Investors should also consider Berkshire’s latest quarterly results, which will be released in the morning. Analysts are predicting a potentially huge loss as investments in energy companies and airlines have lost value and the retailers and manufacturers that Berkshire has squarely operate at limited capacity.

Twenty of these workers have died, the report said. And the data certainly understates the magnitude of the problem, as not all states infected with meat factories have reported figures to the C.D.C.

In total, the meat and poultry processing industry employs around half a million people, many of whom work in cramped conditions in slaughterhouses where social distancing is practically impossible. In the past month, dozens of meat packing plants have been forced to close due to outbreaks, which has limited the country’s supply of meat.

The C.D.C. The report also makes recommendations for meat packing plants to ensure worker safety, such as the installation of barriers between workers and the need to cover the face.

You’re hereThe general manager of Elon Musk said on Twitter Friday the company’s share price, which has risen in recent weeks, was “too high” in his opinion. The stock fell sharply after publication and ended the day down 10%.

Still volatile, the company’s stock price has risen steadily since mid-March, in part because investors believe Tesla is about to transition to electric cars. The company’s shares are worth more than the combined value of General Motors, Ford engine and Fiat Chrysler, making millions of cars a year compared to the hundreds of thousands that Tesla produces.

This week, Tesla announced that it had made a small profit in the first quarter – the company’s third consecutive profitable quarter, which has never been profitable for a full year.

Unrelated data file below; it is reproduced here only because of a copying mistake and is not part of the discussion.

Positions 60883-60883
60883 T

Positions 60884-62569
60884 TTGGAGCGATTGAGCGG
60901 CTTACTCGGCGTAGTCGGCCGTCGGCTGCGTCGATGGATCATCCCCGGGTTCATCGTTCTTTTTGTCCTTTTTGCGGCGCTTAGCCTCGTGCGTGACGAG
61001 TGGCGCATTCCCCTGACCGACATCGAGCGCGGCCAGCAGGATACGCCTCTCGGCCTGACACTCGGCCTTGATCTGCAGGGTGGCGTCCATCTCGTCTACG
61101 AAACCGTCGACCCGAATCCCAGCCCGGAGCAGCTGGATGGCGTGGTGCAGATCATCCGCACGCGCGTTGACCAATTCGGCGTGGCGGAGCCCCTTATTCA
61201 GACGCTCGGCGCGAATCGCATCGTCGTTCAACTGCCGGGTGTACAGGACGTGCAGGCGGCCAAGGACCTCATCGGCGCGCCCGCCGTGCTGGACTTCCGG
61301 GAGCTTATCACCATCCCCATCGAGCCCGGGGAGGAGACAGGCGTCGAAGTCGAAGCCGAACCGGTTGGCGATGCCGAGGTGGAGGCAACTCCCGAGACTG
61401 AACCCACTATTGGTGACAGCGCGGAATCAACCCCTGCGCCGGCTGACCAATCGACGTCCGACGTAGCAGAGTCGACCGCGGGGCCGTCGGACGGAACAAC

During the company’s conference call with analysts to discuss its quarterly results, Musk, who drew devoted fans and critics, went wild against home orders that closed the car plant. Fremont, California, to Tesla, calling them “fascists.” ”

Musk also said on Friday that he “sells almost all of his property” and that he will no longer own a house. He also published lines of the national anthem and wrote, “Now give people back their FREEDOM.”

Exxon Mobil said on Friday it had lost $ 610 million in the first three months of the year, up from $ 2.4 billion the previous year, although combined production of oil and natural gas had increased by 2%. It was the first time since the merger of Exxon and Mobil in 1999 that the company had lost money in a quarter.

The company said it is further cutting capital spending by 30% to $ 23 billion from $ 33 billion previously announced.

“Covid-19 has had a significant impact on short-term demand, resulting in oversupply and unprecedented pressure on commodity prices and margins,” said Darren Woods, chief executive officer of Exxon, in a statement .

Another oil giant, Chevron, reported first quarter profit of $ 3.6 billion, up $ 1 billion from the previous year, but sales fell more than 10% and the company warned that profits would be cut by low oil prices this year.